The Key Bridge opened in 1977, spanning 1.6 miles (2.6 kilometers) at the entrance of Baltimore’s harbor and allowing residents to traverse the waterway without driving through the city. It provided a direct connection between two working-class, water-oriented communities that formed during World War II — when nearby steel mills produced hundreds of massive warships to aid in the defense effort.

Baltimore’s history is rife with iconic characters, from debaucherous pirates and corrupt politicians to the treasured poet Edgar Allan Poe and jazz legend Billie Holiday. Through it all, the port was a relative constant.

It has allowed countless people to earn a decent living by showing up and putting in the hours, including immigrants and other disenfranchised groups. And it has remained an economic engine, adapting and evolving even as other local businesses have shuttered amid declines in industrial production.

It currently processes more cars and farm equipment than any other port in the country. Last year alone, it handled $80 billion of foreign cargo, Maryland Gov. Wes Moore said at a news conference earlier this week.

“The collapse of the Key Bridge is not just a Maryland crisis. The collapse of the Key Bridge is a global crisis,” he said. “The national economy and the world’s economy depends on the Port of Baltimore.”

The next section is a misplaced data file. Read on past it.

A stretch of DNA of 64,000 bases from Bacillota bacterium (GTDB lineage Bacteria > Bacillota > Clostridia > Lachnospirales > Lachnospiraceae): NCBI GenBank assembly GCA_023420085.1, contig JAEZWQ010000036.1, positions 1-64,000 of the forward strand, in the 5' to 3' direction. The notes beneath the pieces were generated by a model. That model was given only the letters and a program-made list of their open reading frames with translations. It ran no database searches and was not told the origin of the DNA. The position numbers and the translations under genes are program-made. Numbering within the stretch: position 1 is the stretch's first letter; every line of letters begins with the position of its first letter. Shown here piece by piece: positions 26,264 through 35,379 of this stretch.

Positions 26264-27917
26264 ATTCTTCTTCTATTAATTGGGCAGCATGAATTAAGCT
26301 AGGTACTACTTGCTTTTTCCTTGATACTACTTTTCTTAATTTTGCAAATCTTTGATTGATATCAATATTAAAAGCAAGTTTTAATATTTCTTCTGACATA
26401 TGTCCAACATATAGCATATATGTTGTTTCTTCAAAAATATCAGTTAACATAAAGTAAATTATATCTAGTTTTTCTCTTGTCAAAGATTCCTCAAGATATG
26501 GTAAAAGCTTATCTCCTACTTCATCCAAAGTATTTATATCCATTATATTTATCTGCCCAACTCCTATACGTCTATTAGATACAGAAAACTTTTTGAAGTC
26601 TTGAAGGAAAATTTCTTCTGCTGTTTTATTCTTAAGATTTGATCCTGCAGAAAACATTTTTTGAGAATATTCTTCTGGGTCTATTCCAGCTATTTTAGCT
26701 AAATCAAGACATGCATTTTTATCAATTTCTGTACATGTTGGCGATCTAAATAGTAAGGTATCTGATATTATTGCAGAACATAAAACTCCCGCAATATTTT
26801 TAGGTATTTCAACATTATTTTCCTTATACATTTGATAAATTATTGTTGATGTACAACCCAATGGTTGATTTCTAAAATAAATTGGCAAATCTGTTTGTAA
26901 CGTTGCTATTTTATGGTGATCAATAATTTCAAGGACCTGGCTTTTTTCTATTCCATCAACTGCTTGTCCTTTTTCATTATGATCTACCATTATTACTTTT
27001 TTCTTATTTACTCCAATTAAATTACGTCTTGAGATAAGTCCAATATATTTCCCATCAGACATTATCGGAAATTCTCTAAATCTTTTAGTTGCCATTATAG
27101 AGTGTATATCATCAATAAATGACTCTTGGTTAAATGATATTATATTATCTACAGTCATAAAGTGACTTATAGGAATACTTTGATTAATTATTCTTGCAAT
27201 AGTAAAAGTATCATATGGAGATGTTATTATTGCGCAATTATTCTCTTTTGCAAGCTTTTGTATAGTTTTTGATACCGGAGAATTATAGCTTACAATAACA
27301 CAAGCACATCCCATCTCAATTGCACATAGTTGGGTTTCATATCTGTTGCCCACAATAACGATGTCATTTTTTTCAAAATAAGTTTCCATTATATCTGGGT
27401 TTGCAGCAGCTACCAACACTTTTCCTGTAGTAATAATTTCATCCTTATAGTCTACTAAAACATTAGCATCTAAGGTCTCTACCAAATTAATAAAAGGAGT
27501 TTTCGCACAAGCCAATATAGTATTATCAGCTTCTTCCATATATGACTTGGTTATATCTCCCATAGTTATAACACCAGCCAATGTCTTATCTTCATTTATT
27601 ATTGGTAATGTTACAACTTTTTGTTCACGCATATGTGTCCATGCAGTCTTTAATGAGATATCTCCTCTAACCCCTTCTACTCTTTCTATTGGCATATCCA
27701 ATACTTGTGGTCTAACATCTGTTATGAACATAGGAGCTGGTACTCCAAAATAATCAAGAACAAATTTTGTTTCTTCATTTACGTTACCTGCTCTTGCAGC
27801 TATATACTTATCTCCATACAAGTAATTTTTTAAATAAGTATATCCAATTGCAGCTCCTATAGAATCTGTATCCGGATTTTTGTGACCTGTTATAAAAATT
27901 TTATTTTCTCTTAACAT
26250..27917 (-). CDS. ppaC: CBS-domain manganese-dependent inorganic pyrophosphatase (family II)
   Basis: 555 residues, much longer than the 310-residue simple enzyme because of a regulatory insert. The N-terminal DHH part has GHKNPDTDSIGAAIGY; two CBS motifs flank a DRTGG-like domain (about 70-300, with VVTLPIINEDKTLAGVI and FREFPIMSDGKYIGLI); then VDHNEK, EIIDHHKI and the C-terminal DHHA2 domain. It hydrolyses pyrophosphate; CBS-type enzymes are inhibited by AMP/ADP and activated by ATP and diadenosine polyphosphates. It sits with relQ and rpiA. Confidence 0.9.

The loss of life falls on one of Baltimore’s hardworking communities

The men who died in the collapse were filling potholes during an overnight shift. While police quickly stopped traffic after the ship sent a mayday signal, they didn’t have time to alert the construction crew — a group of Latino immigrants in active pursuit of the American dream.

Two survivors were rescued almost immediately and divers recovered two bodies the following day. The remaining four victims are still missing and presumed dead.

Advocates say their deaths take on larger significance in the context of the myriad challenges facing immigrants in the U.S. The men were performing a physically grueling job for relatively low wages. They were laboring during nighttime hours to avoid inconveniencing Maryland commuters.

It comes as little surprise that these already disenfranchised workers are the ones who ended up paying the ultimate price, said Krish O’Mara Vignarajah, president of the Baltimore-based immigration services nonprofit Global Refuge. Immigrants will almost inevitably be involved in rebuilding the bridge as well, she added.

The workers came to Maryland from Mexico, Guatemala, El Salvador, and Honduras, seeking higher wages and better opportunities for themselves and their families.

By settling in the Baltimore area, they added to a long history of immigration that has played a key role in shaping the city’s culture and commerce. That history is inextricably linked to the port.